While smoking has been clearly identified as the cause of many diseases and other health problems, as described above, it has also been observed to reduce the incidence of some diseases (endometrial cancer, Parkinson's disease, ulcerative colitis, hypertension of pregnancy(4) and Alzheimer's disease(147,148)). This is known as a 'protective effect'.
There is evidence to suggest that smoking reduces the risk of cancer of the endometrium (membrane lining of the uterus) in post-menopausal women by an estimated 30% in current smokers.(149) This may be because of the effects of smoking on oestrogen levels. Smoking is known to affect other oestrogen related phenomena: for example, both a woman's age at menopause and her bone density after menopause are related to her oestrogen levels. The action of cigarette smoking is opposite to that of oestrogens in each instance: relative to other women, smokers have an earlier age at menopause and bones that are more brittle. The risk of endometrial cancer is substantially increased by the use of drugs containing oestrogen. Therefore it is not inconsistent that tobacco smoke could counter the effect of oestrogens and reduce the risk of endometrial cancer.(150)
However if some degree of protection from endometrial cancer is afforded by cigarette smoking, it fades to insignificance when compared to the numbers of lives lost through smoking. Some 30 times as many lives are lost due to smoking than saved through lowered incidence of endometrial cancer.(150) Researchers have acknowledged this: 'The present findings [about endometrial cancer] do not have direct public health importance since cigarettes, overall, have serious deleterious effects. However, if these results are confirmed, elucidation of the underlying mechanism whereby smoking reduces the risk would be of interest and might be useful in the development of strategies for preventing endometrial cancer.'(149)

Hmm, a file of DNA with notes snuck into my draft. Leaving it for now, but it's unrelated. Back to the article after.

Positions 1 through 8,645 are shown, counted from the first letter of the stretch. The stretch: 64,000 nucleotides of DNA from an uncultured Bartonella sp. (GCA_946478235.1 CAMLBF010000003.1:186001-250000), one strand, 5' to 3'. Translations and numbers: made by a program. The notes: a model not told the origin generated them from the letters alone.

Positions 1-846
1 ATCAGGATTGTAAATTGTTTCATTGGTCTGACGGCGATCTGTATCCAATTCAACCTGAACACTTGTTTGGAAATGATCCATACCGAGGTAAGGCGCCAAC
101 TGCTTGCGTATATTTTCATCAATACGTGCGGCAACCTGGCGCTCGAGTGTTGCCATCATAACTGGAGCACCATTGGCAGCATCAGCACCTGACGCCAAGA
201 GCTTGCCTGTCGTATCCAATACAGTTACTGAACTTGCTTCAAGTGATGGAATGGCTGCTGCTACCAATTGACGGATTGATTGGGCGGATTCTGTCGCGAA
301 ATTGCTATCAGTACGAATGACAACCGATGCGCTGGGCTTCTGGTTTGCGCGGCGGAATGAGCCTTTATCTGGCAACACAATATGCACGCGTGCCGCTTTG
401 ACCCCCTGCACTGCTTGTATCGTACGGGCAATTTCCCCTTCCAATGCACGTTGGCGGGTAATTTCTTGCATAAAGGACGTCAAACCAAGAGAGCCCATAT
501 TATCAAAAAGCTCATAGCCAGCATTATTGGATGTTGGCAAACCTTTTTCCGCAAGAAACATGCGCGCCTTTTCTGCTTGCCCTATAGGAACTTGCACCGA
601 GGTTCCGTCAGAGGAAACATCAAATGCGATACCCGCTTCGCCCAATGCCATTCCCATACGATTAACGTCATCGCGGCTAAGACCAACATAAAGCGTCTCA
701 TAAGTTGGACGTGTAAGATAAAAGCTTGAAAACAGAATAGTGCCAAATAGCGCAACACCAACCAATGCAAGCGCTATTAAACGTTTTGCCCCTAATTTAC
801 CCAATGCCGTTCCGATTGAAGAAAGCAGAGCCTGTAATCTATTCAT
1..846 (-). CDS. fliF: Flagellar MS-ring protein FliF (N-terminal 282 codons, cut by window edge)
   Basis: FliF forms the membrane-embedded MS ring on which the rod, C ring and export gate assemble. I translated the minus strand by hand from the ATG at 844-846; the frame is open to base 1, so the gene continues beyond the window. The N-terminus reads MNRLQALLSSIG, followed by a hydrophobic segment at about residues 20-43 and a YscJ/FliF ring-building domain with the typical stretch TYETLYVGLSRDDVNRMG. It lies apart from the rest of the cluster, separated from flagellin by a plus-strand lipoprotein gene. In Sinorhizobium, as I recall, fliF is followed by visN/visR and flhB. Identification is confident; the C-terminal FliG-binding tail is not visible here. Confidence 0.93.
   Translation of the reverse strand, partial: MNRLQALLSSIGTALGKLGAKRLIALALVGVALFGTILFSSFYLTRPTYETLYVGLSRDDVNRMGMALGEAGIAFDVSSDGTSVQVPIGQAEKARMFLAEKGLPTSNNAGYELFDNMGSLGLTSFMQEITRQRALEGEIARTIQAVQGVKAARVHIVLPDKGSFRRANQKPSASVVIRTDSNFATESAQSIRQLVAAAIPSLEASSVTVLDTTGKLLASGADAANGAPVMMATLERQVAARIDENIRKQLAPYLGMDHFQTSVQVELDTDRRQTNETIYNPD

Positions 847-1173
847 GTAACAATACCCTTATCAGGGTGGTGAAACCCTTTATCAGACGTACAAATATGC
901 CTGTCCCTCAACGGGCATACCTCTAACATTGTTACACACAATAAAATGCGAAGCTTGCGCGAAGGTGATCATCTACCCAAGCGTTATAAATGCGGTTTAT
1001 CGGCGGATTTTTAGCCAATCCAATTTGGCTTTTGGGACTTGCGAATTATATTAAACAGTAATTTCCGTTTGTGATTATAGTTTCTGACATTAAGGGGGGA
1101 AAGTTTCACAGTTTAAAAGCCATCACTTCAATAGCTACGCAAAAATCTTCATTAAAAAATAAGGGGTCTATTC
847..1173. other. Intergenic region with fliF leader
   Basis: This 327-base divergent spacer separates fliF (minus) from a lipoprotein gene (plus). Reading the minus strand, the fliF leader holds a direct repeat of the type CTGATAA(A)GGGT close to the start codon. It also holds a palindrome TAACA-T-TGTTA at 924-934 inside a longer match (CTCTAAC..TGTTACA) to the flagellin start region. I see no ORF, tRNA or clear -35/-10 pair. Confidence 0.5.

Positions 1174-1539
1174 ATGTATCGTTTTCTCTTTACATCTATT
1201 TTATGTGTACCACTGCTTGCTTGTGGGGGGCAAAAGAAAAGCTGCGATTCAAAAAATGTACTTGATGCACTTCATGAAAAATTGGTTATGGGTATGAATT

It is estimated that the overall aetiological fraction of endometrial cancer prevented in ex- and current-smokers is -0.10. This means that for every 100 cases of endometrial cancer observed in a community where smoking occurs, if smoking were absent from this community, 10 more would occur.
Tobacco also appears to have a protective effect against Parkinson's disease and hypertension of pregnancy. The overall aetiological fractions for the effects of smoking are -0.35 for Parkinson's disease in men and -0.22 in women. In women, the aetiological fraction for hypertension of pregnancy is -0.07.
The effects of smoking on ulcerative colitis are unclear. In their review, English et al conclude that there is limited evidence that current smoking protects against ulcerative colitis and that there is also limited evidence that past smoking causes ulcerative colitis. The overall effect of ever smoking is that 8% of ulcerative colitis in men and 3% in women is caused by ever smoking.
Recent research indicates that smoking may also protect against the development of Alzheimer's disease in some measure. However, as with the other conditions listed above, tobacco use is not recommended as a prophylactic: 'Although the association is compatible with a protective effect of smoking for familial Alzheimer's disease, it has no relevance for prevention of Alzheimer's disease because of the adverse health effects of smoking.'(148)